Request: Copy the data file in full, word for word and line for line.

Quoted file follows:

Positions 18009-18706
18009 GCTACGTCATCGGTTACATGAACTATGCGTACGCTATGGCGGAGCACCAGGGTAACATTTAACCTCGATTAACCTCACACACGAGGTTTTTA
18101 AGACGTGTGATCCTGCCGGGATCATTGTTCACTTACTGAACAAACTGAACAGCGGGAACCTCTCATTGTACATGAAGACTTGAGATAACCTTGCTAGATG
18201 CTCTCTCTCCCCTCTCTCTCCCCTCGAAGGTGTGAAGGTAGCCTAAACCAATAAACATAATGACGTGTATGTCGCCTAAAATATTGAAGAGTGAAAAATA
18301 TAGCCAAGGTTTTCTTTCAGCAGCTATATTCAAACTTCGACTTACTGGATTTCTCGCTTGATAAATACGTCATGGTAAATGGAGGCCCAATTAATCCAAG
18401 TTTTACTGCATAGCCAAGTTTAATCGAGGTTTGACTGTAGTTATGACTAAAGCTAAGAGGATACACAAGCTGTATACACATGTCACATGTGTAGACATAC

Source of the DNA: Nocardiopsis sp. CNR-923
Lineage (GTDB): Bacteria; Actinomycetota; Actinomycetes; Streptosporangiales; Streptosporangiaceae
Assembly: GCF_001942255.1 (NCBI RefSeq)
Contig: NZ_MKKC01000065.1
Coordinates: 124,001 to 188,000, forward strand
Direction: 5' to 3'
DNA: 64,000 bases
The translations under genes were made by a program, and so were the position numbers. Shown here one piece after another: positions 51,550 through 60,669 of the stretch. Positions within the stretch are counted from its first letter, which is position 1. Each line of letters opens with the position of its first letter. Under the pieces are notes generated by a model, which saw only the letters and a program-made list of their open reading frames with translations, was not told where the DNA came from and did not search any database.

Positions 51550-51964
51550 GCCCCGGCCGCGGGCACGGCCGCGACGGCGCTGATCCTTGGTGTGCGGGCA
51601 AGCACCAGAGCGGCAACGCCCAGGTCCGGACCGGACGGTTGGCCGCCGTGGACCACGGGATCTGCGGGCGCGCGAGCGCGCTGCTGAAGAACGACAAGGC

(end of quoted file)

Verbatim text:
Positions 18009-18706
18009 GCTACGTCATCGGTTACATGAACTATGCGTACGCTATGGCGGAGCACCAGGGTAACATTTAACCTCGATTAACCTCACACACGAGGTTTTTA
18101 AGACGTGTGATCCTGCCGGGATCATTGTTCACTTACTGAACAAACTGAACAGCGGGAACCTCTCATTGTACATGAAGACTTGAGATAACCTTGCTAGATG
18201 CTCTCTCTCCCCTCTCTCTCCCCTCGAAGGTGTGAAGGTAGCCTAAACCAATAAACATAATGACGTGTATGTCGCCTAAAATATTGAAGAGTGAAAAATA
18301 TAGCCAAGGTTTTCTTTCAGCAGCTATATTCAAACTTCGACTTACTGGATTTCTCGCTTGATAAATACGTCATGGTAAATGGAGGCCCAATTAATCCAAG
18401 TTTTACTGCATAGCCAAGTTTAATCGAGGTTTGACTGTAGTTATGACTAAAGCTAAGAGGATACACAAGCTGTATACACATGTCACATGTGTAGACATAC

Source of the DNA: Nocardiopsis sp. CNR-923
Lineage (GTDB): Bacteria; Actinomycetota; Actinomycetes; Streptosporangiales; Streptosporangiaceae
Assembly: GCF_001942255.1 (NCBI RefSeq)
Contig: NZ_MKKC01000065.1
Coordinates: 124,001 to 188,000, forward strand
Direction: 5' to 3'
DNA: 64,000 bases
The translations under genes were made by a program, and so were the position numbers. Shown here one piece after another: positions 51,550 through 60,669 of the stretch. Positions within the stretch are counted from its first letter, which is position 1. Each line of letters opens with the position of its first letter. Under the pieces are notes generated by a model, which saw only the letters and a program-made list of their open reading frames with translations, was not told where the DNA came from and did not search any database.

Positions 51550-51964
51550 GCCCCGGCCGCGGGCACGGCCGCGACGGCGCTGATCCTTGGTGTGCGGGCA
51601 AGCACCAGAGCGGCAACGCCCAGGTCCGGACCGGACGGTTGGCCGCCGTGGACCACGGGATCTGCGGGCGCGCGAGCGCGCTGCTGAAGAACGACAAGGC